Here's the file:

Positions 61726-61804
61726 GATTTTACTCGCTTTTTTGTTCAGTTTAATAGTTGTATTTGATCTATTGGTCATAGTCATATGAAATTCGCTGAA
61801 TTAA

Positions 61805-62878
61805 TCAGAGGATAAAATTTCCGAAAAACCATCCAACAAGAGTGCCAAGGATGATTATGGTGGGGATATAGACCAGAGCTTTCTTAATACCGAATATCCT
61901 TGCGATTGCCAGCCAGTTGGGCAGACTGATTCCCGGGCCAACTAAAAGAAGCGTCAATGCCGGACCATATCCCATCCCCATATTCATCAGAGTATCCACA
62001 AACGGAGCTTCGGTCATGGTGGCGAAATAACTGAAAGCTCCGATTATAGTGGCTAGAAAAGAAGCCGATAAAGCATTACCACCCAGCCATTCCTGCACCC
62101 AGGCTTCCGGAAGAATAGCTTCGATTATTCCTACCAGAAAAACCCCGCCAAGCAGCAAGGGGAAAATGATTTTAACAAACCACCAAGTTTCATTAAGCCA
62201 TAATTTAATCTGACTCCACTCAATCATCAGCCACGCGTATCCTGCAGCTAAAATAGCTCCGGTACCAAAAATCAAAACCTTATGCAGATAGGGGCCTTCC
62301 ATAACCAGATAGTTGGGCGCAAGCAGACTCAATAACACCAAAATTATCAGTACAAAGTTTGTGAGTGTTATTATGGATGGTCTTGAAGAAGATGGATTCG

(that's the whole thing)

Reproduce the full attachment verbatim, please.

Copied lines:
Positions 61726-61804
61726 GATTTTACTCGCTTTTTTGTTCAGTTTAATAGTTGTATTTGATCTATTGGTCATAGTCATATGAAATTCGCTGAA
61801 TTAA

Positions 61805-62878
61805 TCAGAGGATAAAATTTCCGAAAAACCATCCAACAAGAGTGCCAAGGATGATTATGGTGGGGATATAGACCAGAGCTTTCTTAATACCGAATATCCT
61901 TGCGATTGCCAGCCAGTTGGGCAGACTGATTCCCGGGCCAACTAAAAGAAGCGTCAATGCCGGACCATATCCCATCCCCATATTCATCAGAGTATCCACA
62001 AACGGAGCTTCGGTCATGGTGGCGAAATAACTGAAAGCTCCGATTATAGTGGCTAGAAAAGAAGCCGATAAAGCATTACCACCCAGCCATTCCTGCACCC
62101 AGGCTTCCGGAAGAATAGCTTCGATTATTCCTACCAGAAAAACCCCGCCAAGCAGCAAGGGGAAAATGATTTTAACAAACCACCAAGTTTCATTAAGCCA
62201 TAATTTAATCTGACTCCACTCAATCATCAGCCACGCGTATCCTGCAGCTAAAATAGCTCCGGTACCAAAAATCAAAACCTTATGCAGATAGGGGCCTTCC
62301 ATAACCAGATAGTTGGGCGCAAGCAGACTCAATAACACCAAAATTATCAGTACAAAGTTTGTGAGTGTTATTATGGATGGTCTTGAAGAAGATGGATTCG